The Strokes’ Angles offers disappointment

I had a disagreement with some fellow music critics once about the impact The Strokes had on the indie music world. It was largely over my claim that their arrival changed everything. It’s easy to see why my peers scoffed at such a suggestion. Over the last few years, The New York quintet have hardly set the world alight with patchy second and third albums, slurred live shows and uninspiring side-projects, but I stand by my claim. At the turn of the Millennium, The Strokes really mattered. Like, really mattered. Back then, Limp Bizkit were considered the height of talent. They were bleak times. Then The Strokes arrived on the indie scene like a slap in the face. A brilliant, jangley-guitared slap in the face. Is This It remains the best record so far this Century and if you don’t agree with me then you are wrong. Not only was it 30 insanely amazing minutes of the punchiest garage rock songs since godknowswhen, but it also allowed the likes of The Libertines and The White Stripes to follow in the band’s slipstream and into the consciousness of the indie fraternity.

Since then though, it’s been a mixed bag. The second record offered a couple of outstanding singles that only served to illustrate just how disappointing the rest of the album was and the next record was similar in that it had a few brilliant songs but was still a long way short of recapturing the magic of their debut.

Now, after a lengthy break to allow for side-projects and wotnot, comes Angles. Was it worth the wait? Unfortunately the answer to that question is emphatically in the negative. To be honest, after five years, unless they had come up with the next Pet Sounds, it was always going to be a let down.

Angles is an album that tries to paper over the cracks of a band that clearly aren’t into it anymore by being fun, upbeat and at times experimental. However, every sound that emerges from the speakers does so dripping in insincerity. It’s not a bad record – in fact, it’s an above average one – but there is nothing believable about it. On first listen it’s very clear that these songs were not created because Messrs Casablancas and Co simply couldn’t bear for the world not to hear them.¬† Sure, there is plenty of energy and a few stirring moments, but it’s all merely a smokescreen to disguise the fact that Angles is clearly weighed down by a miserable sense of obligation. If Is This It was the sound of The Strokes changing everything, then Angles is them as a tired old wedding covers band – offering enough to allow for moderate enjoyment, but the kind of enjoyment that no-one will remember too much about when the party’s over. At its best, it wanders somewhere vaguely near the landscape of their first recordings. Under Cover of Darkness, for instance, is strong because it has its roots in that classic Strokes sound. The more experimental efforts don’t come across so well though. Machu Picchu is an example of this, opening the album on some kind of ill-advised reggae tip.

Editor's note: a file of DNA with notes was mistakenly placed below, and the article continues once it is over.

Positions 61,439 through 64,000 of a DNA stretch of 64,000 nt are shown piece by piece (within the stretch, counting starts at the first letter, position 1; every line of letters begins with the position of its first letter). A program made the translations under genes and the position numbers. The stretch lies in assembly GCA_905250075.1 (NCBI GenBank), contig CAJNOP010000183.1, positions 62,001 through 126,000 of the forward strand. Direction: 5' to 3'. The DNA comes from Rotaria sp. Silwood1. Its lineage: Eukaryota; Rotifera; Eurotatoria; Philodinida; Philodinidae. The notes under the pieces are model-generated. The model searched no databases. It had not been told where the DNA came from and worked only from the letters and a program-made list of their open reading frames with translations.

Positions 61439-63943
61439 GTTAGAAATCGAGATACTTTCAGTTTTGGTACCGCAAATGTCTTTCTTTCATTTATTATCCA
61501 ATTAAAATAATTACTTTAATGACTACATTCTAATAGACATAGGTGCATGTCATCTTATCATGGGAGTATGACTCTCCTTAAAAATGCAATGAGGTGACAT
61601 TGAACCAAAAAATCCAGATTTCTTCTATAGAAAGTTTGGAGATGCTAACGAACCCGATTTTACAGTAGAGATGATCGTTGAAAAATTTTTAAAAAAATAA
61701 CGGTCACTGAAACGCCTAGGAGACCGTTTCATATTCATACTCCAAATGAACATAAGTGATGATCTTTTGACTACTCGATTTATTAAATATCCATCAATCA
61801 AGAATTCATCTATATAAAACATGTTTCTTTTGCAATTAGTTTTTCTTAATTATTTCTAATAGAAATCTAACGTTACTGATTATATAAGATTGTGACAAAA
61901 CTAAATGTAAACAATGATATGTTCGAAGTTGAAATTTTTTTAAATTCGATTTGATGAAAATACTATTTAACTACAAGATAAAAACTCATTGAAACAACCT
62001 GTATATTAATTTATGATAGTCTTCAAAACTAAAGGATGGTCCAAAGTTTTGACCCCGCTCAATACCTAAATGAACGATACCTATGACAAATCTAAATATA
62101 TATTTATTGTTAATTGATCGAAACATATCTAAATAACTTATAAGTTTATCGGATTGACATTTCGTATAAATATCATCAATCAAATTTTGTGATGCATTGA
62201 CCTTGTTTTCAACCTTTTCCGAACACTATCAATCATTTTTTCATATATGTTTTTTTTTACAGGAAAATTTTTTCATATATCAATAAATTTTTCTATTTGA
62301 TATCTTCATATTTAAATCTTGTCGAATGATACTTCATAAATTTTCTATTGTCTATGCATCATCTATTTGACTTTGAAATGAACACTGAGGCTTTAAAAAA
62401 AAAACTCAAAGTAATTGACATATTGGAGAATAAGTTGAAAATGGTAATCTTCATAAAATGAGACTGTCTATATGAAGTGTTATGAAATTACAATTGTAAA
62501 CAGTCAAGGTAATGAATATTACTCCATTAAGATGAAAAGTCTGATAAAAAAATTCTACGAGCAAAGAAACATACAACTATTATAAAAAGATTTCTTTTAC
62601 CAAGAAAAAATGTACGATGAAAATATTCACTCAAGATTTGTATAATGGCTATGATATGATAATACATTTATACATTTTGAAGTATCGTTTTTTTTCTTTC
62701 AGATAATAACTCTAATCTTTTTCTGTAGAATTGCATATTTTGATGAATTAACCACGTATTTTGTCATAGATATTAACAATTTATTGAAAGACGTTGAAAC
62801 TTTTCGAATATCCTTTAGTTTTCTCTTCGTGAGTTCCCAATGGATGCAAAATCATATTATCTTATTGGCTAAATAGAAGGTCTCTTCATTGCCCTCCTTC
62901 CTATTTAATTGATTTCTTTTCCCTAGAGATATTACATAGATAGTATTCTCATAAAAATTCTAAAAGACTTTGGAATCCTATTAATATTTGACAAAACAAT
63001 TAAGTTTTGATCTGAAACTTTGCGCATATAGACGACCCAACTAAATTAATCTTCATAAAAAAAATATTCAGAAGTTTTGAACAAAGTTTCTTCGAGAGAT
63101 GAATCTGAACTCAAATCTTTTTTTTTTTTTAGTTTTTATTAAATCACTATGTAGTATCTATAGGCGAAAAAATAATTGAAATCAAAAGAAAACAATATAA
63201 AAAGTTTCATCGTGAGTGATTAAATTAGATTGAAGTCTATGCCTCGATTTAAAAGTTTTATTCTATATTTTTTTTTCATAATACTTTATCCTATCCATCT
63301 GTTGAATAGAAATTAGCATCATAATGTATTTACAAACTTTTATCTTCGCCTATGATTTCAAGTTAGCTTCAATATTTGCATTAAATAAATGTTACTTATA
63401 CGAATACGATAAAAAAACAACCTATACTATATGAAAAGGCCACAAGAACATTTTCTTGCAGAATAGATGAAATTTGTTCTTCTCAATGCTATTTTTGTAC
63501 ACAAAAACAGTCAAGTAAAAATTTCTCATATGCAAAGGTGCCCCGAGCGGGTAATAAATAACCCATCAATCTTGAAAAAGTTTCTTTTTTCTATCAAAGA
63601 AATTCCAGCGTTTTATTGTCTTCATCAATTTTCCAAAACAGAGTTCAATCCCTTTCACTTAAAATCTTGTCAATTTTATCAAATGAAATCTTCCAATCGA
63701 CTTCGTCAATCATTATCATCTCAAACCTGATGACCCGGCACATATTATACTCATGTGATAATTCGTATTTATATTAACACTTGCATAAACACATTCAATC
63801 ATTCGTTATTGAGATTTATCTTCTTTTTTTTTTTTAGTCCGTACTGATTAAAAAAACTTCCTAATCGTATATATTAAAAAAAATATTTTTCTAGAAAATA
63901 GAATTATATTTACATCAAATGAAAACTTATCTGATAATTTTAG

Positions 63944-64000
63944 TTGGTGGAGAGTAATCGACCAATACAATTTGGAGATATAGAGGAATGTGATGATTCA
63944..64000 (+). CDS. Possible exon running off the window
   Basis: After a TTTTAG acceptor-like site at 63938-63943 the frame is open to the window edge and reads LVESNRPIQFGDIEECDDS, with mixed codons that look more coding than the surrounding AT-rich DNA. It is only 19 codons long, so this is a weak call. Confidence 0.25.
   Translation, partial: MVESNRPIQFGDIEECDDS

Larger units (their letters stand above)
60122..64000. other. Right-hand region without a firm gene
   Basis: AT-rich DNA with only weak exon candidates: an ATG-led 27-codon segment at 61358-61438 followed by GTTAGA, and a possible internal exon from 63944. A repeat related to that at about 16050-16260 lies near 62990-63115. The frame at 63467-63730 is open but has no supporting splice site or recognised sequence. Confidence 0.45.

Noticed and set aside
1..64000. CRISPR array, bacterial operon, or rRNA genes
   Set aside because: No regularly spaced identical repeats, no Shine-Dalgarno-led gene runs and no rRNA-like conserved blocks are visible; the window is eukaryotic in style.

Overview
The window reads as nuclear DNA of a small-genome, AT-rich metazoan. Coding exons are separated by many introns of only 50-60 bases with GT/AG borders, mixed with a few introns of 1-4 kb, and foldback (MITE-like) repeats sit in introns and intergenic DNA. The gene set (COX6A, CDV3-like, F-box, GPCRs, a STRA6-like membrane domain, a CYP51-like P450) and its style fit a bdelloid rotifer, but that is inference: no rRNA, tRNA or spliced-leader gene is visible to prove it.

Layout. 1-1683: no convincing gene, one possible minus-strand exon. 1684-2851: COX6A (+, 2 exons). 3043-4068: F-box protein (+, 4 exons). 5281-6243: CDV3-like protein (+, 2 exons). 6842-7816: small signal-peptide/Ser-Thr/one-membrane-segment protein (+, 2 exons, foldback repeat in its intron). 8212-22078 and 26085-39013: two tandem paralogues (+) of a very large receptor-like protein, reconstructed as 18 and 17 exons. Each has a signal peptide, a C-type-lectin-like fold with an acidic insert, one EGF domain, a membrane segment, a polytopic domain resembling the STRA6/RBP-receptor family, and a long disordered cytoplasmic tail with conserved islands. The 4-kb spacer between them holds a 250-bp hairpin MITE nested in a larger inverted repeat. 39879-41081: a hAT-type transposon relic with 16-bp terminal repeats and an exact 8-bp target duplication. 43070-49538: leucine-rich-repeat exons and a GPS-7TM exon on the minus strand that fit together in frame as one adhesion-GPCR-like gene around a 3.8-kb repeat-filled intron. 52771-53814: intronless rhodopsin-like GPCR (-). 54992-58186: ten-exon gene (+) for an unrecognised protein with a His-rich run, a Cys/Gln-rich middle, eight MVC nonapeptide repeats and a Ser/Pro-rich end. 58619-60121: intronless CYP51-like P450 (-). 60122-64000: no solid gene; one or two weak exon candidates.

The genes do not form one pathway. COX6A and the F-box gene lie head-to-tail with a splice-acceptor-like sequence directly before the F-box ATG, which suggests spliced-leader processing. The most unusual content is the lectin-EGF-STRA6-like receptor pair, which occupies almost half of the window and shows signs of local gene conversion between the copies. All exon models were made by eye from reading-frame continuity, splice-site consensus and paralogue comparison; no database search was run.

Simply, once I put the last full-stop at the end of this review, I doubt I’ll revisit this record often. If I want to listen to The Strokes, I’ll give their debut a spin. Even all these years since its release, it still sounds fresher than their new offering. Sadly, if Angles does anything, it suggests that it is time for this once important, vibrant and exciting band to finally reach their own full-stop.

Review by Bobby Townsend